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The News in Brief

Tuesday, July 21
Citizens will no longer have to pay for water meters

Citizens will not have to pay 100 GEL for water meters from this point on.

As InterpressNews was informed by the Energy and Water Supply Regulatory Commission, a change was made to the rules pertaining to supply and consumption of drinking water.

In particular, meters will be installed free of charge for citizens whose water pipe diameter does not exceed 15 mm.

“Meters are free and the water supply company is obliged to install them. The commission is now working on the changes to the rules of water supply and consumption, which will define the terms of installation,” the Commission Chairwoman said.

According to her, citizens will be able to enjoy many other novelties in the water supply system in the near future.

Natural gas available for Georgian villages along occupation line

Two Georgian villages located near the occupation line with Georgia’s breakaway Tskhinvali region (South Ossetia) are now supplied with natural gas for the first time.

Slightly more than 500 households in Gori municipality who live near the administrative border, which has been contested since the Russia-Georgia war in August 2008, are now connected with a reliable gas supply.

Georgia’s Vice Prime Minister and Energy Minister Kakha Kaladze, with the local authorities and representatives of Azerbaijani gas distribution company SOCAR Georgia Gas, lit a symbolic torch today at the villages to symbolise the new gas connection. The villages were: Khurvaleti and Tsitelubani.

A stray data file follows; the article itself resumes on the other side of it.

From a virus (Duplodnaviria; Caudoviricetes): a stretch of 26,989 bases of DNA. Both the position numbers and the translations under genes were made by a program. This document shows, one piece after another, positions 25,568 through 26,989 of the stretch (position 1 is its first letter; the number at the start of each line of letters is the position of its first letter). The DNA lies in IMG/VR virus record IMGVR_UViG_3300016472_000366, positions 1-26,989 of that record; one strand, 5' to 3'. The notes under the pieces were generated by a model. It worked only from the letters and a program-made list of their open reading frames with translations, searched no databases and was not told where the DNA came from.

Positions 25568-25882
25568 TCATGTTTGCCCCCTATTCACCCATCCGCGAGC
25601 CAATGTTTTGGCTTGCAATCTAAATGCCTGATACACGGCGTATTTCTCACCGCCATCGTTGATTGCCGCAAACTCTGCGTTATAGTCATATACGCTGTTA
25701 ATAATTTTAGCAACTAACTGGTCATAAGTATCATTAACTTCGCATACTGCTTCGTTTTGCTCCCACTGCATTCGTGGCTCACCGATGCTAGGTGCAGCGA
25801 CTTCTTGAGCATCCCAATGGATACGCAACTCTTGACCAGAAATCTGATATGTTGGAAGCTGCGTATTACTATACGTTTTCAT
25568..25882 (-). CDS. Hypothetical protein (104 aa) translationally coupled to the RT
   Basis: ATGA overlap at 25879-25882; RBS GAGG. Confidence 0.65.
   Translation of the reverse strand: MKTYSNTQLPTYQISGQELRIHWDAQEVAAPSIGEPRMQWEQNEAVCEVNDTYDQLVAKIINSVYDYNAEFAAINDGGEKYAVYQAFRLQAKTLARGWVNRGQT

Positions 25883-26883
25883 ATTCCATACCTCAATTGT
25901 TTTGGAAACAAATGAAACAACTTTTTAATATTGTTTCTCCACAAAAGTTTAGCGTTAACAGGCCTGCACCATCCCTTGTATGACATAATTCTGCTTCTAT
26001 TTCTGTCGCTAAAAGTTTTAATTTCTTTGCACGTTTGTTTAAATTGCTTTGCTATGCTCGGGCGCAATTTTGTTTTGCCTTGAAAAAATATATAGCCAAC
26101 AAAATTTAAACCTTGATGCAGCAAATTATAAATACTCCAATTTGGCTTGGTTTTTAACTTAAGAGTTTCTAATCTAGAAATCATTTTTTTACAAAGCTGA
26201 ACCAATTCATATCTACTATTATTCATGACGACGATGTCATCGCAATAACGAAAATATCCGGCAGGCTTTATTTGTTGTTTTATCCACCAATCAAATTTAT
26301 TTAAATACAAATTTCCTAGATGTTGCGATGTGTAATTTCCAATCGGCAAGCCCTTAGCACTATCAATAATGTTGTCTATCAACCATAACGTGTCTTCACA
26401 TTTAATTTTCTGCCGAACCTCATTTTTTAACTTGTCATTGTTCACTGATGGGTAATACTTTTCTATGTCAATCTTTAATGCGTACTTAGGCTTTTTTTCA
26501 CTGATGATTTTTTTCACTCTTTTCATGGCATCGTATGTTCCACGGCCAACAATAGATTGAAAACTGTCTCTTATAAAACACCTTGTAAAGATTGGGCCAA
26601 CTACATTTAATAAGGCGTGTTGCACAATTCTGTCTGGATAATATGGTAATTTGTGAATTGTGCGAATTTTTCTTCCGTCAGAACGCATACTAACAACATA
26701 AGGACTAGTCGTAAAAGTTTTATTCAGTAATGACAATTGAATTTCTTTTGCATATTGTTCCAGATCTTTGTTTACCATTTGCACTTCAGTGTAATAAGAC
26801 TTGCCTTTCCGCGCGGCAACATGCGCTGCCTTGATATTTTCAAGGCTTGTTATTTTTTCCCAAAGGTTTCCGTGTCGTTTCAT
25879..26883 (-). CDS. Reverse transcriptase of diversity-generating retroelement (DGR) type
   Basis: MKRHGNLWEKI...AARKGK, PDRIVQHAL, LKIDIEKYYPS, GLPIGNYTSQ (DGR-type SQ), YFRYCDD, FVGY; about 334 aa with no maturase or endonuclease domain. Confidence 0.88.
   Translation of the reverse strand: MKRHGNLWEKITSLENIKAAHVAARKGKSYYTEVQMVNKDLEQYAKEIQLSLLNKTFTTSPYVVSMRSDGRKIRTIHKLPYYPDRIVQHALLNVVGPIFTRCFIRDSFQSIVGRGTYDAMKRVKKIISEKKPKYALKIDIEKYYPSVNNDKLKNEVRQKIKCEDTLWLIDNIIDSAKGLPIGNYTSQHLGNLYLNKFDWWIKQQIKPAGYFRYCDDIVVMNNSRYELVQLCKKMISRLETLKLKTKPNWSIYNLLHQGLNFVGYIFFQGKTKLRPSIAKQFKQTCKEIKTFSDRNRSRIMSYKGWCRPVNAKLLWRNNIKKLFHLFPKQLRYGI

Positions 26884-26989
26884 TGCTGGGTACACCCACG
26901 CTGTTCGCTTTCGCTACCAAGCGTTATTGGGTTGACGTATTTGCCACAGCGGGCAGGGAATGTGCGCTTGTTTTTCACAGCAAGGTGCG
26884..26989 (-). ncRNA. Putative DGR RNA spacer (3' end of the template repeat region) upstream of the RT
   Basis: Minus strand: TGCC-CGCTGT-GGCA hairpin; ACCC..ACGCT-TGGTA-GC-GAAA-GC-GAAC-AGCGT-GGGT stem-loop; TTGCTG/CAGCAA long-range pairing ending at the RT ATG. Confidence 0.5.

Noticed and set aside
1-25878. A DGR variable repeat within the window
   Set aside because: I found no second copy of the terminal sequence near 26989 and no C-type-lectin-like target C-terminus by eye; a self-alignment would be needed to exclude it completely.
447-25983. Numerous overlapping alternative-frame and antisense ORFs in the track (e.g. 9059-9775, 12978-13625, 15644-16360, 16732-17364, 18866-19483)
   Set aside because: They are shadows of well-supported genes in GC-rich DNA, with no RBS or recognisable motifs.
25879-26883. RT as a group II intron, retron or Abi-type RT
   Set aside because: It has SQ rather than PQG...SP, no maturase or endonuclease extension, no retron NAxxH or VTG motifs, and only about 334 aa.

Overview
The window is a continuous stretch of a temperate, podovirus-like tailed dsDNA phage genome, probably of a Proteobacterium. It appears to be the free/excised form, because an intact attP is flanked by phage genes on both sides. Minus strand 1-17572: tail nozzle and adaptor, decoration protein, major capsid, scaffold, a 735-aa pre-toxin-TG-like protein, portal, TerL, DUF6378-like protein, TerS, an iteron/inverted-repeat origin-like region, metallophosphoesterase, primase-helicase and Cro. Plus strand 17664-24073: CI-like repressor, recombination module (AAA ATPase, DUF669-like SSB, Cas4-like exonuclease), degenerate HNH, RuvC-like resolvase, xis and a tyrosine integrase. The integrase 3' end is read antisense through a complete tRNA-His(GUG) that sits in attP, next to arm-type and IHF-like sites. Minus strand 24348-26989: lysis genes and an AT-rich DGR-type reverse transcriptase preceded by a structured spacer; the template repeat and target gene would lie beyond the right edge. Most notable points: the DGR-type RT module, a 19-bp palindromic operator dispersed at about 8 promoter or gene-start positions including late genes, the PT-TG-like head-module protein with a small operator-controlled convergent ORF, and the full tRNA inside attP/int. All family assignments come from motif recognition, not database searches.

Tsitelubali is the village where the tense situation further intensified after Russia extended its occupation two kilometres deeper into Georgian territory earlier this month.

As for the village of Khurvaleti, it is where Data Vanishvili, the hero of’s Easter storylives.

SOCAR Georgia Gas built a 14km gas pipe allowing 510 families in both villages to connect to the main pipeline and access natural gas.

Normally, once the central pipe is built in a village, families must pay up to 600 GEL to ensure their home is connected to the gas main. However, thanks to a special governmental project, meant for the villages near the occupation zone, people here get access to gas for free.

Meanwhile, more than 33 villages in Georgia’s eastern Shida Kartli region were connected with gas for free after the central government allocated 19 million GEL to this project.

Overall, 58 villages in Georgia’s most troubled areas will access natural gas.

Who wants to use Tbilisi’s Atoneli residence?

Georgia’s National Security Council (NSC) has turned down an offer to use the residence on Atoneli Street as office.

The residence used to house the U.S. embassy, but was refurbished to be used for the President’s office. This, however, was rejected by the president’s administration, and now the NSC follows suit.

The head of the government’s administration told journalists on Thursday that the government asked the NSC in November, 2014, to move out of the government’s administration office. In July, they asked the NSC to move into the Atoneli residence. First, NSC Secretary Irina Imerlishvili agreed to this.

“But unfortunately, after [ownership of] this building has been transferred, Irina Imerlishvili sent a rejection letter about moving into this building. The reason was that the building doesn’t comply with the necessary requirements,” Maia Tskitishvili said.

This argument seems a bit vague, she continued, because everybody knows that the building is ready, filled with furniture, and waiting to be moved into.

When the new government first began refurbishing the Atoneli residence, the idea was to use it for president’s residence, but Giorgi Margvelashvili rejected this, arguing that the infrastructure is not proper for the activities of a president.

Margvelashvili’s first bold move after assuming office was when he decided to move into the presidential palace in Avlabari, which was built by his predecessor, Mikheil Saakashvili.

After Margvelashvili refused to move into the Atoneli residence, the government considered selling the building to private interests, but later decided that it cannot be sold, because it is designed for public use.

The problem now persists, but it is unclear which government body will move in there.
(DF Watch)